2004 Denver Annual Meeting (November 7–10, 2004)

Paper No. 10
Presentation Time: 4:00 PM


DEGRAFF, Jerome V., USDA Forest Service, 1600 Tollhouse Rd, Clovis, CA 93611 and GALLEGOS, Alan J., USDA Forest Service, 1600 Tollhouse Road, Clovis, CA 93611, jdegraff@fs.fed.us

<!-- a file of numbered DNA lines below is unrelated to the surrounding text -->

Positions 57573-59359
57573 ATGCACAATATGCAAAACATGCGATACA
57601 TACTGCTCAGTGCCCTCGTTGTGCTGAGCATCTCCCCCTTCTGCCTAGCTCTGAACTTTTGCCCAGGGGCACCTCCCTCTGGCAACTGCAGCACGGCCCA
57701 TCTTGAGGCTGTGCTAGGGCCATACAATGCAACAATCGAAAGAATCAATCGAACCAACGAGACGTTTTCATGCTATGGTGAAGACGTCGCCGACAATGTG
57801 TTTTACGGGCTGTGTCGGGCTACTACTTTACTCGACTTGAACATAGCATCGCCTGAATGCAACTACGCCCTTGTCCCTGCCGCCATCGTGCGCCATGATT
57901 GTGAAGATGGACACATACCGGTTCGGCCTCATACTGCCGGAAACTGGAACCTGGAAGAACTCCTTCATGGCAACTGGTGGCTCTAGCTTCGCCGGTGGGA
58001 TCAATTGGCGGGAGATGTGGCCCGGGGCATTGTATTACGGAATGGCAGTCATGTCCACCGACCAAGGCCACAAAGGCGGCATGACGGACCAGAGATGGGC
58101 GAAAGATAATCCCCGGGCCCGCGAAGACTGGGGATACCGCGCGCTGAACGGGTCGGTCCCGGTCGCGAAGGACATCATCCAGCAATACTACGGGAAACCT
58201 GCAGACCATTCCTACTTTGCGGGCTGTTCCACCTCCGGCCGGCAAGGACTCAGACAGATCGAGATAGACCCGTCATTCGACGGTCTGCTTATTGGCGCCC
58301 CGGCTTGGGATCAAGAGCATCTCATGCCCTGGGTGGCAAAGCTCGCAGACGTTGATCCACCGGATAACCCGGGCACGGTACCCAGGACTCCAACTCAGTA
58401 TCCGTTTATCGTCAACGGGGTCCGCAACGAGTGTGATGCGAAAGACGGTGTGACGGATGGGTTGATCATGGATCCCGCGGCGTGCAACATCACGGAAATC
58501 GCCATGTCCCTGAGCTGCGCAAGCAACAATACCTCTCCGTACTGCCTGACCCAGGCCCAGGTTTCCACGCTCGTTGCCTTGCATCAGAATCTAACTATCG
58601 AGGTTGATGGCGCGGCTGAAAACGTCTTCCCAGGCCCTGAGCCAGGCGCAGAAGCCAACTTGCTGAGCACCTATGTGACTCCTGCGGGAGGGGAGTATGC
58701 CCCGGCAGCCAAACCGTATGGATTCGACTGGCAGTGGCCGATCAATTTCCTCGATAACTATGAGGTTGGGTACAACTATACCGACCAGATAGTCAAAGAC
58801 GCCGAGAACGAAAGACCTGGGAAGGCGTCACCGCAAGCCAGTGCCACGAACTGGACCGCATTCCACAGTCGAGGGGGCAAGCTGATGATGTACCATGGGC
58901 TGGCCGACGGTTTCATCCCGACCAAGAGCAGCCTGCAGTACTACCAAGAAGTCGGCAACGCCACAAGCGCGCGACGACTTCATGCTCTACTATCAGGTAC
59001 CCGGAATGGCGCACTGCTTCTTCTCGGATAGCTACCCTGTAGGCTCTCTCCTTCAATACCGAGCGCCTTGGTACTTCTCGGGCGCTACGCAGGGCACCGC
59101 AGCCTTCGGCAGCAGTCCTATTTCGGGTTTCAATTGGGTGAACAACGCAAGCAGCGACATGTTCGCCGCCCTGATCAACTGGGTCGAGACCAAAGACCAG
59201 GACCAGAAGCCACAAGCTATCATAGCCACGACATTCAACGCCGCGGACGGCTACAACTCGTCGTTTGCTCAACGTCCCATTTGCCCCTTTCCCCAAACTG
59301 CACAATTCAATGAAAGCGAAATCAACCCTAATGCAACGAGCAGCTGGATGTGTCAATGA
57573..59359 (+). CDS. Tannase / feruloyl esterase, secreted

Mono Hot Springs is a geothermal area consisting of springs, seeps, and semi-developed pools located adjacent to the South Fork of the San Joaquin River within the southern Sierra Nevada, California. To ensure meeting recreational demands and traditional Native American spiritual uses, Sierra National Forest decision-makers needed to better understand the geology of this resource. A multi-year monitoring program of eleven springs and pools found their annual temperature range to be as small as 0.4oC for some springs and as great as 7.5oC for others. The average temperature for all eleven springs in spring (May/June) is consistently 1.5oC hotter than in fall (Oct.). A relationship of decreasing spring temperature with increasing pH (7.0 to 7.8) was found. Regression of temperature and pH shows this relationship is more consistent for measurements in the fall than for those in the spring. The silica and Na-K-Ca geothermometers yield temperatures for the heat source as being 109oC and 149oC, respectively. The difference between these calculated temperatures maybe due to mixing of hot water with cooler, shallow groundwater before discharge. A number of vertical to near-vertical joints trending north-northeast cross the Mono Hot Springs area and provide an opportunity for deep circulation of water and the introduction of shallow groundwater following snowmelt. Mixing of cold water would be lowest at the end of the water year (Sept/Oct) which would explain the more consistent relationship of temperature and pH found then. This understanding of the geothermal system indicates that management activities should be evaluated to avoid increasing shallow groundwater mixing and thus generally lowering the temperature of water issuing from springs and pools. This will ensure conditions expected by Native Americans seeking spiritual renewal and the general public looking to enjoy a unique recreational experience will be equally satisfied.